John Payne and Maureen O’Hara in Sentimental Journey (1946), God’s Gift to Women from 1931, West of Broadway (1931) featuring John Gilbert and the very Hollywood-ized The Story of Alexander Graham Bell (1939) are now available.
|20,000 Leagues Under the Sea (1916)||I Wonder Who’s Kissing Her Now (1947)||The Life and Legend of Wyatt Earp|
It’s Tough To Be Famous (1932)
After his desperate gambit saves the life of every man on his sunken submarine, young naval officer Douglas Fairbanks, Jr. finds himself the object of instant celebrity. The humble sailor, however, has no need or want for the spotlight, and the crush of media attention threatens the happy homelife that was his only desire. Thoughtful rumination on hero worship co-stars Mary Brian, Walter Catlett, J. Carroll Naish.
20,000 Leagues Under the Sea (1916)
Astounding silent adventure incorporates two Jules Verne novels, “20,000 Leagues Under the Sea” and “The Mysterious Island,” to tell the story of the obsessed Captain Nemo and his fantastic submarine, the Nautilus. Amazing underwater footage shot in the Bahamas and color-tinted sequences are a highlight. Allen Holubar, Dan Hanlon, and Edna Pendleton star.
You’ll want to pick up on Don Ameche in the role he’d become most identified with, portraying the Scottish emigre instructor to the deaf who never lost faith in his oft-ridiculed notion of transmitting the human voice by wire. Enjoyable (if very Hollywood-ized) biopic co-stars Loretta Young, Henry Fonda, Charles Coburn, Gene Lockhart.
West of Broadway (1931)
Returning from World War I to find himself thrown over by fiancee Madge Evans, hard-living socialite John Gilbert opts to get even through a drunken quickie marriage to party girl Lois Moran. Waking up with a hangover and a ring, he flees to Arizona for an annullment, but his smitten new bride pursues for a chance to prove herself worthy of love. Ralph Bellamy, El Brendel, Hedda Hopper co-star.
Side Show (1931)
With performers bailing left and right on Guy Kibbee’s failing circus, loyal employee Winnie Lightner has to step in and fill the void wherever and whenever, be it as barker, cooch dancer, high diver, or caged wild man. When her kid sister moves in on her boyfriend, though, the show really starts! Donald Cook, Evalyn Knapp, Charles Butterworth co-star; Roy Del Ruth directs.
God’s Gift to Women (1931)
Love-’em-and-leave-’em Gallic playboy Frank Fay finally loses his own heart to pretty American Laura La Plante. She isn’t buying his proclamations of future fidelity, however, and she’s got just the trick to cool his ardor…bribing a cardiologist to tell him he’d better stay celibate, or else! Pre-Code farce co-stars Joan Blondell, Louise Brooks, Charles Winninger, Alan Mowbray; Michael Curtiz directs.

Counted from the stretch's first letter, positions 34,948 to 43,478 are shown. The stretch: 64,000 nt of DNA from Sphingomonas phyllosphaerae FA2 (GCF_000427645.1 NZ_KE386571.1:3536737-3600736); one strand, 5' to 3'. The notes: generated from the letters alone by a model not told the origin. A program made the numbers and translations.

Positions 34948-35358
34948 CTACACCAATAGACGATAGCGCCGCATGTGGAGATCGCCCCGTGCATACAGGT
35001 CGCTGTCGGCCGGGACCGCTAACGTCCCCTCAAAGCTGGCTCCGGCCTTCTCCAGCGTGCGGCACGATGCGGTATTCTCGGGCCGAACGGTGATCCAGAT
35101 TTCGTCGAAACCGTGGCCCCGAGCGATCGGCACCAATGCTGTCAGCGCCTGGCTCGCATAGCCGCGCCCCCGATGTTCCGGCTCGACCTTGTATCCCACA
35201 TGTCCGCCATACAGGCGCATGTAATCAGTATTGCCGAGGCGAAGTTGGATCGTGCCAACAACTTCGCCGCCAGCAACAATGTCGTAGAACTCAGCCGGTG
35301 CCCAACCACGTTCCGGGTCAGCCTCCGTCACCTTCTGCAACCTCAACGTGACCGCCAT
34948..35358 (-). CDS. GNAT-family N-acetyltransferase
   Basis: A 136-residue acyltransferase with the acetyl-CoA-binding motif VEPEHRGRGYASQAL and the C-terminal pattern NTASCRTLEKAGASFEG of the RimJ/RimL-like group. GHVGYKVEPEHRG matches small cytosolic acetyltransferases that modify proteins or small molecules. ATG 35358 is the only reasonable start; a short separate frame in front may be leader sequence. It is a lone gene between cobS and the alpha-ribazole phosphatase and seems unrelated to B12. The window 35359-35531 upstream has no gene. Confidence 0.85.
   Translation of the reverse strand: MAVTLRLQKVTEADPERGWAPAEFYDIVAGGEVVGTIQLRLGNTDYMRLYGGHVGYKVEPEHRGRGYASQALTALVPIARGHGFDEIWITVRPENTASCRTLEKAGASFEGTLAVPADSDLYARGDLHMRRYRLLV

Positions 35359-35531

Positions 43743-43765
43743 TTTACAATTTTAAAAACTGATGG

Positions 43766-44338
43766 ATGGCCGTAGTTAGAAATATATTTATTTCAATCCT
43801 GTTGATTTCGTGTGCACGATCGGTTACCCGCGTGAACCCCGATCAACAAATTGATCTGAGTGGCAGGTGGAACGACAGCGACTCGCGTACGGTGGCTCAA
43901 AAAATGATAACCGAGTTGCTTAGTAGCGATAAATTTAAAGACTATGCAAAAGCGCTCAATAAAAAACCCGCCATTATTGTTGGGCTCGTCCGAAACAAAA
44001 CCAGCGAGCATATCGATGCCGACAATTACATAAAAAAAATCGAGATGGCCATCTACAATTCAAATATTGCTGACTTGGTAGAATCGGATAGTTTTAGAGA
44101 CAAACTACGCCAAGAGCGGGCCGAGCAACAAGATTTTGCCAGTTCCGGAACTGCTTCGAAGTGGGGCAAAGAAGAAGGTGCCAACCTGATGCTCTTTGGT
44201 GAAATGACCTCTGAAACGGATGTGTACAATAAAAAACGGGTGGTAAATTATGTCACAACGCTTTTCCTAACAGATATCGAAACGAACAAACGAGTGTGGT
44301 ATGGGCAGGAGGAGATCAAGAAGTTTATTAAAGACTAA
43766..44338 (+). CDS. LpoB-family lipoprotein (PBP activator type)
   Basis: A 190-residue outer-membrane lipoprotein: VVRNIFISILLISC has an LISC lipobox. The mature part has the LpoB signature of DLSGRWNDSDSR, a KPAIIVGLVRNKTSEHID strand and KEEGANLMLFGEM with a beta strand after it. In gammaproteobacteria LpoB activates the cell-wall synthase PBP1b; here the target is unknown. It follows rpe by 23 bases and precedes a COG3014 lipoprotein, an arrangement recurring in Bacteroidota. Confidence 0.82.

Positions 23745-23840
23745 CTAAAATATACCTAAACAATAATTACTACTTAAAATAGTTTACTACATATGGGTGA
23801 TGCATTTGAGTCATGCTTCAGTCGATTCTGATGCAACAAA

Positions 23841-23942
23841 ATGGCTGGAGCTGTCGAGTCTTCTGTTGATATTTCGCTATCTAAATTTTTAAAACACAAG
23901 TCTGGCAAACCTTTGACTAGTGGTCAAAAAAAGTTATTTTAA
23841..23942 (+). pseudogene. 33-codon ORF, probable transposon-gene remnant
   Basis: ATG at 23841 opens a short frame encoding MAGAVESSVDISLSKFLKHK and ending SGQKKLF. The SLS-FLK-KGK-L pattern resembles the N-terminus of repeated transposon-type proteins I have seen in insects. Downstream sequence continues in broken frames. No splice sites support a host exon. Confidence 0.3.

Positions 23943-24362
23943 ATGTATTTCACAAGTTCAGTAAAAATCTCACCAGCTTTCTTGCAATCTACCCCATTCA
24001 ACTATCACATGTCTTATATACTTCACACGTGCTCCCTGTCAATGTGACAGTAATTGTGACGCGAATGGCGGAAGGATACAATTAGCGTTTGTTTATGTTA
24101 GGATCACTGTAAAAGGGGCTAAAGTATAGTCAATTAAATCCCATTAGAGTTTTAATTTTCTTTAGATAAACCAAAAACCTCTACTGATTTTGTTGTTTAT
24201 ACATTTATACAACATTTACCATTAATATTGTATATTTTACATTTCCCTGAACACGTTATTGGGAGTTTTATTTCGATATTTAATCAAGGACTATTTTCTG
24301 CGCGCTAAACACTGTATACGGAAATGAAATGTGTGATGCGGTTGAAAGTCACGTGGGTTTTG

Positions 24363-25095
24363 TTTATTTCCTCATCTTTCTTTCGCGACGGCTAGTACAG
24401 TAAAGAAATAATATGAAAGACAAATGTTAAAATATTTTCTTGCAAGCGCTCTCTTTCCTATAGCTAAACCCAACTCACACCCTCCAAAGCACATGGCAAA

Aware of the precarious state of her health, and not wanting her producer husband (John Payne) to go on alone, an actress (Maureen O’Hara) moves ahead on the adoption of an orphan girl (Connie Marshall). Her husband half-heartedly goes along, but will he accept single fatherhood when tragedy strikes? Four-hankie standard-setter also stars William Bendix, Cedric Hardwicke.
That Lady in Ermine (1948)
In 18th-century Italy, contessa Betty Grable finds her castle commandeered by Hungarian military officer Douglas Fairbanks, Jr. and his troops. Turning to the portrait of her lookalike ancestress for advice, she actually gets a response…and the counsel she receives is stranger still! Fluffy musical-comedy co-stars Cesar Romero, Walter Abel, Reginald Gardiner; Ernst Lubitsch’s last, posthumous directing credit (completed by an unbilled Otto Preminger).
The Brasher Doubloon (1947)
Tight adaptation of Raymond Chandler’s “The High Window” casts George Montgomery as Philip Marlowe, retained by an eccentric widow (Florence Bates) to find out who purloined a rare coin from her possession. His pursuit takes him on a convoluted trail of blackmail, murder, and cover-ups. Nancy Guild, Conrad Janis, Fritz Kortner co-star; John Brahm directs. AKA: “The High Window.”
Eight episodes–with guest stars Shirley Jones, Janet Leigh, The Osmond Brothers, Lynn Redgrave, Don Rickles, Flip Wilson, and others–are featured.
The Late George Apley (1947)
Boston blueblood George Apley (Ronald Colman) will go to any lengths to ensure his family’s standing among Beacon Hill society, up to and including scuttling the dalliance of his daughter (Peggy Cummins) with a (shudder) Yale man. Edna Best, Richard Ney, Richard Haydn, Mildred Natwick co-star in J.P. Marquand’s crisp comedy of manners; Joseph L. Mankiewicz directs.
Eight classic episodes–”Mr. Earp Becomes a Marshall,” “Marshall Earp Meets General Lee,” “The Killer,” “The Bank Robber,” “The Big Baby Contest,” “Trail’s End for a Cowboy,” “Rich Man’s Son,” and “One of Jesse’s Gang”–are collected.
Eight classic episodes–”Californy, Here We Come,” “The Egg War,” “Kate’s Dress,” “Grampa Sells His Gun,” “A Question of Discipline,” “You Can’t Cheat an Honest Man,” “Luke Gets His Freedom,” and “Grampa’s Date”–are collected.
I Escaped from the Gestapo (1943)
Sprung from prison by Nazi spy John Carradine and his cronies, counterfeiter Dean Jagger soon learns the price for his freedom. He’s expected to forge phony securities to send the Allied economies into a tailspin. Will he risk all to steer them into the FBI’s hands? Sidney Blackmer, Mary Brian co-star; Frances Farmer, fired a day into production, can be seen in a montage.
Mark Stevens, with his vocals dubbed by Buddy Clark, stars as early-20th-century singer-tunesmith Joe Howard in this engaging musical biopic. Fun production leavened by such Howard standards as “Hello! Ma Baby,” “What’s the Use of Dreaming,” “Goodbye, My Lady Love,” and the title song; June Haver, Reginald Gardiner, William Frawley, Gene Nelson co-star.